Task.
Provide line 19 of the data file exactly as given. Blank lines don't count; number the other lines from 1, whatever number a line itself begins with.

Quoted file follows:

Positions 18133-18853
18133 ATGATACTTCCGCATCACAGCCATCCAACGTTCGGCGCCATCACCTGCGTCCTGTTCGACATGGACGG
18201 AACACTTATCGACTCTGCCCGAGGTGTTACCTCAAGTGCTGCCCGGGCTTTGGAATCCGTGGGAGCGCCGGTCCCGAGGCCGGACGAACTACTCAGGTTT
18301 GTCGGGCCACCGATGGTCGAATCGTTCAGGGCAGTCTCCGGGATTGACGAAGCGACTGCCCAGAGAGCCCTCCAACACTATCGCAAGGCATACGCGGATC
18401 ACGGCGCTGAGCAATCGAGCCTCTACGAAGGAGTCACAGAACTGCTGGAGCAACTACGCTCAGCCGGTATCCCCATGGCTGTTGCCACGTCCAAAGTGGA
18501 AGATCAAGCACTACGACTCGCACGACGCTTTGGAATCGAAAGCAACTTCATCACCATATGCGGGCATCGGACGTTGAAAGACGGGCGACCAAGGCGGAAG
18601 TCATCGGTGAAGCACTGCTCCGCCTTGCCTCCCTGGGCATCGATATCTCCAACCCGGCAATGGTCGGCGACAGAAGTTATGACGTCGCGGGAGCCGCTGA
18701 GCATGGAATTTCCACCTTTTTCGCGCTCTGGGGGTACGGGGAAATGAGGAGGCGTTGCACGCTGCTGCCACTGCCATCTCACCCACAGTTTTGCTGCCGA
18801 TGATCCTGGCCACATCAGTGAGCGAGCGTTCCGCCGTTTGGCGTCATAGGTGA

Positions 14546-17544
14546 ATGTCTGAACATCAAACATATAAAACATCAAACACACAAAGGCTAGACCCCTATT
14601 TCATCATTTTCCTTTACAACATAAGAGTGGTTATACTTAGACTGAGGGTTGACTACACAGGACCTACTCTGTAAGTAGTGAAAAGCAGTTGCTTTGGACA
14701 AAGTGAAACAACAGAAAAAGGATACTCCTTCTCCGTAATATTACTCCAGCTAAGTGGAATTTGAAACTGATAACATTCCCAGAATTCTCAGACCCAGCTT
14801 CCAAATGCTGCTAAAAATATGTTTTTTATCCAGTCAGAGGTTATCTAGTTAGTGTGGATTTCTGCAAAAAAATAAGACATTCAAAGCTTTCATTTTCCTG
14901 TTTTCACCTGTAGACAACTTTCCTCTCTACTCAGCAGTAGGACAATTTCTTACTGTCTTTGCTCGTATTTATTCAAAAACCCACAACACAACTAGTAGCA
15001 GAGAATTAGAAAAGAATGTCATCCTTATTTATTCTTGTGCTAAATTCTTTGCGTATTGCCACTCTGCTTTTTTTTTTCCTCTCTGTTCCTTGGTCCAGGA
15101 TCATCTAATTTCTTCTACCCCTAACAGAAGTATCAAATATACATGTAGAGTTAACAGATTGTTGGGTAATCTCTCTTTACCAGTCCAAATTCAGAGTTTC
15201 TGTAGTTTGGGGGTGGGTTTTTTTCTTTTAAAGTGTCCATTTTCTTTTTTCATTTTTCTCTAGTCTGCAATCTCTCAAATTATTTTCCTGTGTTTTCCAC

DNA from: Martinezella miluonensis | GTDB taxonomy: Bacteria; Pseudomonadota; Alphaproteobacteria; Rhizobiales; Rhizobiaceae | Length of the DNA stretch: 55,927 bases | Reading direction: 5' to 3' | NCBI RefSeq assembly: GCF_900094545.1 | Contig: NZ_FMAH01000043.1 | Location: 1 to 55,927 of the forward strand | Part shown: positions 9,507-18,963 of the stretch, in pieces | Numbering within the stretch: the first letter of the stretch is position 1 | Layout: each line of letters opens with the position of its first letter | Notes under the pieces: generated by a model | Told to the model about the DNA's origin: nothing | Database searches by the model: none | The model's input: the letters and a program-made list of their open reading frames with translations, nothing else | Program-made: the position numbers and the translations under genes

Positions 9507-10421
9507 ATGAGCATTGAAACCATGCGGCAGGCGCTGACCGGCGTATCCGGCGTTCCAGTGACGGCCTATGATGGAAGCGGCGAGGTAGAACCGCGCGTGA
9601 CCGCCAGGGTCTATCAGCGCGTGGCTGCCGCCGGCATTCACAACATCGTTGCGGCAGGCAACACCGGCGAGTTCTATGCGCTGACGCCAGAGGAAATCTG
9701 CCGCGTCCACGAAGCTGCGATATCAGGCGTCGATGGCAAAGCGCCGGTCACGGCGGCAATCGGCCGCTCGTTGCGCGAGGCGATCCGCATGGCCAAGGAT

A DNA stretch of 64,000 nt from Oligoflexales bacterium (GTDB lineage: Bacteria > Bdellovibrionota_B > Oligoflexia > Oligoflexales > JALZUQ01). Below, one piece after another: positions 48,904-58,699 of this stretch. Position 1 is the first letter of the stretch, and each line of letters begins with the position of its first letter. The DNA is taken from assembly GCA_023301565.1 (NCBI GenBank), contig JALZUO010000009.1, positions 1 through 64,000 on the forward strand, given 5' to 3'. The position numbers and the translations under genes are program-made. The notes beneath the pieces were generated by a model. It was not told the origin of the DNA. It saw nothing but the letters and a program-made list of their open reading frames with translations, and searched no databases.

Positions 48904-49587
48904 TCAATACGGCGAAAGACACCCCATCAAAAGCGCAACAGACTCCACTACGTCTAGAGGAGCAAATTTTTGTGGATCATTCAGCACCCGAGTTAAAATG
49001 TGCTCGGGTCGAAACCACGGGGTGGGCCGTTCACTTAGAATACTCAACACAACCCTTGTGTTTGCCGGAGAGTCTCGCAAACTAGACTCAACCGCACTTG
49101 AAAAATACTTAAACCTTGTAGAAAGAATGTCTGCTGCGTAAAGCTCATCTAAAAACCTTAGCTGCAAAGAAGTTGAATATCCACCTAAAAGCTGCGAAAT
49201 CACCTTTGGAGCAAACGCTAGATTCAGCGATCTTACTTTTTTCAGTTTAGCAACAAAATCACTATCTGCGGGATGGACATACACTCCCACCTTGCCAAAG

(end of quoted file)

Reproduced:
DNA from: Martinezella miluonensis | GTDB taxonomy: Bacteria; Pseudomonadota; Alphaproteobacteria; Rhizobiales; Rhizobiaceae | Length of the DNA stretch: 55,927 bases | Reading direction: 5' to 3' | NCBI RefSeq assembly: GCF_900094545.1 | Contig: NZ_FMAH01000043.1 | Location: 1 to 55,927 of the forward strand | Part shown: positions 9,507-18,963 of the stretch, in pieces | Numbering within the stretch: the first letter of the stretch is position 1 | Layout: each line of letters opens with the position of its first letter | Notes under the pieces: generated by a model | Told to the model about the DNA's origin: nothing | Database searches by the model: none | The model's input: the letters and a program-made list of their open reading frames with translations, nothing else | Program-made: the position numbers and the translations under genes